Trade unions have accused Scott Morrison of deliberately stoking division after he threatened to intervene in looming maritime strikes ahead of Christmas.
The government is considering the potential economic risks posed by strikes, including industrial action at Patrick Terminals which is on hold until at least December 10.
"We encourage the parties to this dispute to negotiate in good faith and to resolve their issues to get this sorted," the prime minister told an Australian Industry Group function on Tuesday night.
"But at the same time, I want to assure you that our government will take action, if needed, to protect the Australian economy from serious harm."
The Australian Council of Trade Unions said Mr Morrison was demonising wharfies
ACTU secretary Sally McManus said the country did not need more division and conflict, with wharfies deserving a reasonable pay rise.
"Essential workers did their job around the clock the last two years in the hardest of circumstances," Ms McManus said.
"It is not reasonable we continue to experience record low wage growth whilst many big businesses, such as the multinational shipping companies, delivered bumper profits."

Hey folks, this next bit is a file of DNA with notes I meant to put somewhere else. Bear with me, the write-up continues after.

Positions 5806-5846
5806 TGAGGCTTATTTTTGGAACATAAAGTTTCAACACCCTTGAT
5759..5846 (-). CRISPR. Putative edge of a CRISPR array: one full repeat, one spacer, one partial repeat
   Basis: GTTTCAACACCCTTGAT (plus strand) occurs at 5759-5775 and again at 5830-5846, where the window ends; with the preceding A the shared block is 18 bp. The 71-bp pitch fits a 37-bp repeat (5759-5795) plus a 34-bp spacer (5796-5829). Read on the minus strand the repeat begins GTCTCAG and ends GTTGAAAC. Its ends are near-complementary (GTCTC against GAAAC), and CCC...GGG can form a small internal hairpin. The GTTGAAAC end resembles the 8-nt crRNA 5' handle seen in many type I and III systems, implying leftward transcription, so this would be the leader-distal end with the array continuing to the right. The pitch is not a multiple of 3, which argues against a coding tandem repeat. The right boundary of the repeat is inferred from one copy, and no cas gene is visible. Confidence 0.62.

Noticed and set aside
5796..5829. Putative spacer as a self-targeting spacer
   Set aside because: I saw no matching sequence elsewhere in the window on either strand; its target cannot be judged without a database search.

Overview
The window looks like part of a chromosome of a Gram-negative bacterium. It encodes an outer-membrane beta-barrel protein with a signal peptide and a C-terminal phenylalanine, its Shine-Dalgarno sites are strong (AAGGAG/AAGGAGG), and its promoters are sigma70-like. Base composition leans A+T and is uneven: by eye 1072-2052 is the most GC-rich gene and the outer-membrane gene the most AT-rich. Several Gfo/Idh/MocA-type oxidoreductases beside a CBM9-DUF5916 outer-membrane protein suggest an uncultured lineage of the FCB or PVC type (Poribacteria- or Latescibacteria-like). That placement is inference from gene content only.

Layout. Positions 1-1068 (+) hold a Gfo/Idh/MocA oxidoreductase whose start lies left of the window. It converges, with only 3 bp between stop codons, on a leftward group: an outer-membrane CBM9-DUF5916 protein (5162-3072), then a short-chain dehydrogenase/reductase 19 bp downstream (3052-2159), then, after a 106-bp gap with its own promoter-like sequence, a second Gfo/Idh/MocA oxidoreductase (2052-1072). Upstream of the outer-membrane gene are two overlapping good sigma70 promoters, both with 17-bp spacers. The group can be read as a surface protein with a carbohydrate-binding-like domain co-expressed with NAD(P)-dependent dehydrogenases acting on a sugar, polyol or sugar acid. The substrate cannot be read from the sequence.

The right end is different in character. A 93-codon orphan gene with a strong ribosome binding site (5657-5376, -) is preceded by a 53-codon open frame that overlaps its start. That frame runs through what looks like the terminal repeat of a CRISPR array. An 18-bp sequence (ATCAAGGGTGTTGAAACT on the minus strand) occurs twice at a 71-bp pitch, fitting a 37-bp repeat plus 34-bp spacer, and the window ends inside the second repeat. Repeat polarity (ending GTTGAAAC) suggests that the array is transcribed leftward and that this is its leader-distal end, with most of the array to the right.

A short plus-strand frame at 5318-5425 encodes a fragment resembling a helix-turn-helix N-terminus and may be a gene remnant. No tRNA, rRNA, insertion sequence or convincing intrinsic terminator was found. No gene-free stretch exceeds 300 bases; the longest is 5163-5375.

Union figures have shown workers at NSW ports serviced 28 per cent more ships in September this year compared to September 2020.
"The last thing our country needs is governments wanting to take more rights off working people and siding with foreign multinationals over their own citizens," Ms McManus said.
"Instead, they should be stepping up and doing the work to change our industrial laws to stop employers turning permanent jobs into casual jobs."
It comes as the prime minister unveiled a Productivity Commission inquiry into Australia's maritime logistics system.
Mr Morrison said the terms of reference for the Productivity Commission inquiry into Australia's maritime logistics system will be released soon.
He wants the commission to report back by mid-2022.
"Having supported our economy strongly on the demand side through the pandemic, our focus inevitably turns to the supply side levers as the economy recovers," Mr Morrison said.
"Because it's those supply side levers that can have such a big impact on inflationary pressures that put pressure on all Australians."
Australian Associated Press
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